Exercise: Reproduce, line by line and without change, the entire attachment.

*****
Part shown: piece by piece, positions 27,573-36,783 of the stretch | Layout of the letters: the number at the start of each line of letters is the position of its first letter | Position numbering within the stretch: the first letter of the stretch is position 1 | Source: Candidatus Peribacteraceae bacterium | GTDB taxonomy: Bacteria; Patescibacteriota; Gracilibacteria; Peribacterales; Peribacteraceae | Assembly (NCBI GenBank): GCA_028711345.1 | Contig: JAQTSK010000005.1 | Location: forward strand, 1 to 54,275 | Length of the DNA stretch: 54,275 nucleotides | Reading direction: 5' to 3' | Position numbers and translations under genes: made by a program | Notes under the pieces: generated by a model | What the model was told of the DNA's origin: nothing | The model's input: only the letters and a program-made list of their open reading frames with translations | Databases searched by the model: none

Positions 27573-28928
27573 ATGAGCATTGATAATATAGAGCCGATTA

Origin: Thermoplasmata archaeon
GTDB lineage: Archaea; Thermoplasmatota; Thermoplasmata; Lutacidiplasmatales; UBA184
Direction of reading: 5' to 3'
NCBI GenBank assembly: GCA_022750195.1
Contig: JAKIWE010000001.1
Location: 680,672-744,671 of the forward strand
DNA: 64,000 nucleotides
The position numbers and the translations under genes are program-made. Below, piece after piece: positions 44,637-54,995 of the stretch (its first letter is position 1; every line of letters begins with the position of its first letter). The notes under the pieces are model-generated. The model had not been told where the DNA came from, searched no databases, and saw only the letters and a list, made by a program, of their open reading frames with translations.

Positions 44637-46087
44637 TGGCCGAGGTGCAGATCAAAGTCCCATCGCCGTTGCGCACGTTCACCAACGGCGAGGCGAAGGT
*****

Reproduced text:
Part shown: piece by piece, positions 27,573-36,783 of the stretch | Layout of the letters: the number at the start of each line of letters is the position of its first letter | Position numbering within the stretch: the first letter of the stretch is position 1 | Source: Candidatus Peribacteraceae bacterium | GTDB taxonomy: Bacteria; Patescibacteriota; Gracilibacteria; Peribacterales; Peribacteraceae | Assembly (NCBI GenBank): GCA_028711345.1 | Contig: JAQTSK010000005.1 | Location: forward strand, 1 to 54,275 | Length of the DNA stretch: 54,275 nucleotides | Reading direction: 5' to 3' | Position numbers and translations under genes: made by a program | Notes under the pieces: generated by a model | What the model was told of the DNA's origin: nothing | The model's input: only the letters and a program-made list of their open reading frames with translations | Databases searched by the model: none

Positions 27573-28928
27573 ATGAGCATTGATAATATAGAGCCGATTA

Origin: Thermoplasmata archaeon
GTDB lineage: Archaea; Thermoplasmatota; Thermoplasmata; Lutacidiplasmatales; UBA184
Direction of reading: 5' to 3'
NCBI GenBank assembly: GCA_022750195.1
Contig: JAKIWE010000001.1
Location: 680,672-744,671 of the forward strand
DNA: 64,000 nucleotides
The position numbers and the translations under genes are program-made. Below, piece after piece: positions 44,637-54,995 of the stretch (its first letter is position 1; every line of letters begins with the position of its first letter). The notes under the pieces are model-generated. The model had not been told where the DNA came from, searched no databases, and saw only the letters and a list, made by a program, of their open reading frames with translations.

Positions 44637-46087
44637 TGGCCGAGGTGCAGATCAAAGTCCCATCGCCGTTGCGCACGTTCACCAACGGCGAGGCGAAGGT